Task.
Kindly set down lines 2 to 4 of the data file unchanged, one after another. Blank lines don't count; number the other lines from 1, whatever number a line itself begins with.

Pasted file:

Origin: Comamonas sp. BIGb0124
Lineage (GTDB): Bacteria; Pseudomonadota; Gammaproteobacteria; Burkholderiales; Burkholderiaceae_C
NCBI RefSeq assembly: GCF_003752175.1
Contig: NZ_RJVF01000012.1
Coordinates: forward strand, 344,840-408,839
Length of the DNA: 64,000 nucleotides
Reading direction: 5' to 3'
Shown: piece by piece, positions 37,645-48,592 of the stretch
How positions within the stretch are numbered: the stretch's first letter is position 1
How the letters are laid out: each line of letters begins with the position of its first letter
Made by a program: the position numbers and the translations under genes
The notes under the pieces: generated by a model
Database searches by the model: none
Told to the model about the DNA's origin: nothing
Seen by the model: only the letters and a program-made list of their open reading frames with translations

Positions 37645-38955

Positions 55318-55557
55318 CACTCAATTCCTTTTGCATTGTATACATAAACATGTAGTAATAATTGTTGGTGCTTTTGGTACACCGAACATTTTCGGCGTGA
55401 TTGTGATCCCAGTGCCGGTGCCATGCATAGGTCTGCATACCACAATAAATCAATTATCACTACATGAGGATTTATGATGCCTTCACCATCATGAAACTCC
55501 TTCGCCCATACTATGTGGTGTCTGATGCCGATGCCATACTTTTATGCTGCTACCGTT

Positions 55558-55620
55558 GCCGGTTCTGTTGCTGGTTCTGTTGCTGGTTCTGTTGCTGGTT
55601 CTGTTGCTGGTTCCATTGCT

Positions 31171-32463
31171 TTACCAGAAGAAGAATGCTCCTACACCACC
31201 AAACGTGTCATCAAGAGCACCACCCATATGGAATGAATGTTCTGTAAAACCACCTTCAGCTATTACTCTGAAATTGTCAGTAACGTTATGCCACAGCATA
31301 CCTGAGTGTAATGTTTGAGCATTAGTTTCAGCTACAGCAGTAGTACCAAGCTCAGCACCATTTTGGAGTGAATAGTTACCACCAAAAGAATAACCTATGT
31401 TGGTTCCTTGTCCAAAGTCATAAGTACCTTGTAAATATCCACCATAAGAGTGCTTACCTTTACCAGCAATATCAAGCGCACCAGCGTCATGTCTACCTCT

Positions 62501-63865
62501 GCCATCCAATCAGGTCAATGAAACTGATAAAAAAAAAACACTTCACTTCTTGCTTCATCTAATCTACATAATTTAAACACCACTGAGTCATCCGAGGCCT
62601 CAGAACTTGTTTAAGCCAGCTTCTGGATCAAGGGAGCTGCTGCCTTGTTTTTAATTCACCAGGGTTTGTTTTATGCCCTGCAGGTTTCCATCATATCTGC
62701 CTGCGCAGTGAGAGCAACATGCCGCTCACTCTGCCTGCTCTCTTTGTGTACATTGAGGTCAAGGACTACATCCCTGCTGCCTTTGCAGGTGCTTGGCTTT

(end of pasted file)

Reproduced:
Lineage (GTDB): Bacteria; Pseudomonadota; Gammaproteobacteria; Burkholderiales; Burkholderiaceae_C
NCBI RefSeq assembly: GCF_003752175.1
Contig: NZ_RJVF01000012.1